THE recently inaugurated tracking antenna for earth observation (EO) is seen to be vital in assessing the effects of earthquake in Mindanao.
The Philippine Earth Data Resource Observation (Pedro) Center houses the largest tracking antenna for EO satellites and was inaugurated at the Davao Ground Receiving Station (DGRS) in Buhangin, Davao City Friday, November 8.
In his message, Department of Science and Technology (DOST) Undersecretary Dr. Renato U. Solidum Jr. said the newly-unveiled tracking antenna for EO is an additional capacity and redundancy to the functions of first DOST-Advanced Science and Technology Institute's Pedro Center in Quezon City.
As compared to Pedro Center in Quezon City with only 3.7 meters, the facility in Davao City has a 7.3-meter diameter satellite antenna. The DGRS allows more efficient download of images at a higher bandwidth.
Solidum said the first Pedro center was established shortly after Diwata-1, the first microsatellite in the Philippines, was deployed in space. The Pedro center in Davao, meanwhile, was built and installed in 2018 and has been fully operational since earlier this year. It is remotely operated and is used for initial tests such as the download of Modis data from Terra and Aqua satellites.
"This GRS or Ground Receiving Station will act as a safety net for the Pedro center providing redundancy in the event of disasters in Metro Manila and this GRS will also receive data from the satellite which features simultaneous radar imaging with automatic identification system data for maritime surveillance and monitoring," Solidum said.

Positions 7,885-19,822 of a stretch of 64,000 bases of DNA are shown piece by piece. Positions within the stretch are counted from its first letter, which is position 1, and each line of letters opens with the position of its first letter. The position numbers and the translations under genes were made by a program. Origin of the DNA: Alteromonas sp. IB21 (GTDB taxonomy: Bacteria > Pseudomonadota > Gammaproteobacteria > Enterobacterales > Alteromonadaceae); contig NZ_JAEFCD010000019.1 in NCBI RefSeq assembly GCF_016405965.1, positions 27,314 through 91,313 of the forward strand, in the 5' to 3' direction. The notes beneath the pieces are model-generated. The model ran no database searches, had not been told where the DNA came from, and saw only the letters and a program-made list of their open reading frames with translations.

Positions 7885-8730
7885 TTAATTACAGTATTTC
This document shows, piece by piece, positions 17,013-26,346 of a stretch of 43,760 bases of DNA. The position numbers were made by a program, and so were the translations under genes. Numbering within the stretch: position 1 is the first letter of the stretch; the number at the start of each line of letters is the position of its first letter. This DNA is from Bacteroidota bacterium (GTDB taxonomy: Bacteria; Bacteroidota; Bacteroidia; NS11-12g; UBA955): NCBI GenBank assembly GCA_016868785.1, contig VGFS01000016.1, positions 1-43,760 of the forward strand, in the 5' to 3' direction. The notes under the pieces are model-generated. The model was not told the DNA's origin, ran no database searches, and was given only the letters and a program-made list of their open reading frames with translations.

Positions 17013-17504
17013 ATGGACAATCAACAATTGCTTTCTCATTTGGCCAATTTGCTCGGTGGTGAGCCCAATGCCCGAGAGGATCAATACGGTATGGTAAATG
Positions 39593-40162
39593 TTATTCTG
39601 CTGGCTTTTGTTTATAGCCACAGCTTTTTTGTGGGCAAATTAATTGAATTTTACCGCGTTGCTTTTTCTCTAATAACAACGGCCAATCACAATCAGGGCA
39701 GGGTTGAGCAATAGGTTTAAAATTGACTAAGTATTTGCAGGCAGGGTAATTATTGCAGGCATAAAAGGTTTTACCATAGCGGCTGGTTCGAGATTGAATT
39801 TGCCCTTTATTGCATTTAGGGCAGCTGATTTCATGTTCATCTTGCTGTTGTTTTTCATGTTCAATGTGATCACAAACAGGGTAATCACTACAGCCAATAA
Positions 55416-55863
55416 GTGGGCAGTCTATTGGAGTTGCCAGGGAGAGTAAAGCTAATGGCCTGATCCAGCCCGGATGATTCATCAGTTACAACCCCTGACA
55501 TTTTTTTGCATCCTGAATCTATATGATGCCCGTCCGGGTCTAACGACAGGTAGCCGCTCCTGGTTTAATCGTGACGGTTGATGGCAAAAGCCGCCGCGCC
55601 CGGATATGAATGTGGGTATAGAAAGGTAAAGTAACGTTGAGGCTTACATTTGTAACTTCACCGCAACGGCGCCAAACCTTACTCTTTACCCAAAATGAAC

The antenna will provide access to the earth-surface information for disaster management, environmental monitoring, national security, urban mapping, rehabilitation assessment, and research purposes.
"As of today, we have access to several satellites equipped with features that enable a wide spectrum of data for a variety of purposes and applications. This data is especially useful in cases of large-scale calamities. We have to turn to satellite images to have an immediate assessment of bird's eye view of what happened on the damages so that we can help in rescue, recovery, rehabilitation missions," he added.
North Cotabato and Davao region were recently devastated by three powerful earthquakes in one month, resulting in many casualties and structural damage. It has also triggered landslides and displaced thousands of residents.
This GRS facilities of the Pedro Center is believed to further improve the pre and post-disaster monitoring to support the Disaster Risk Reduction agencies.
This technology will also help monitor typhoons and its aftermath or consequences by flood and landslides for a better compact assessment to guide responses by the disaster managers at the regional, provincial, and local levels.
The DOST said the ground receiving stations in Quezon City and Davao are both designed to communicate with earth observation satellites, allowing them to transmit commands for image capture or to receive image data. Through these facilities, the Philippines now has direct access to a broad range of optical (high-resolution, multispectral) and synthetic aperture radar (cloud-penetrating, day-night imaging) satellite data.
Both antennas are contained inside a radome, a special spherical structure enclosing the antennae from physical forces while still allowing reception of satellite signals. The radome can withstand temperatures of up to 80°C, wind speed of up to 320km/hr, and rainfall at 100mm/hr for one hour, thereby prolonging the effective lifespan of the devices.
Photo by Juliet C. Revita
November 08, 2019
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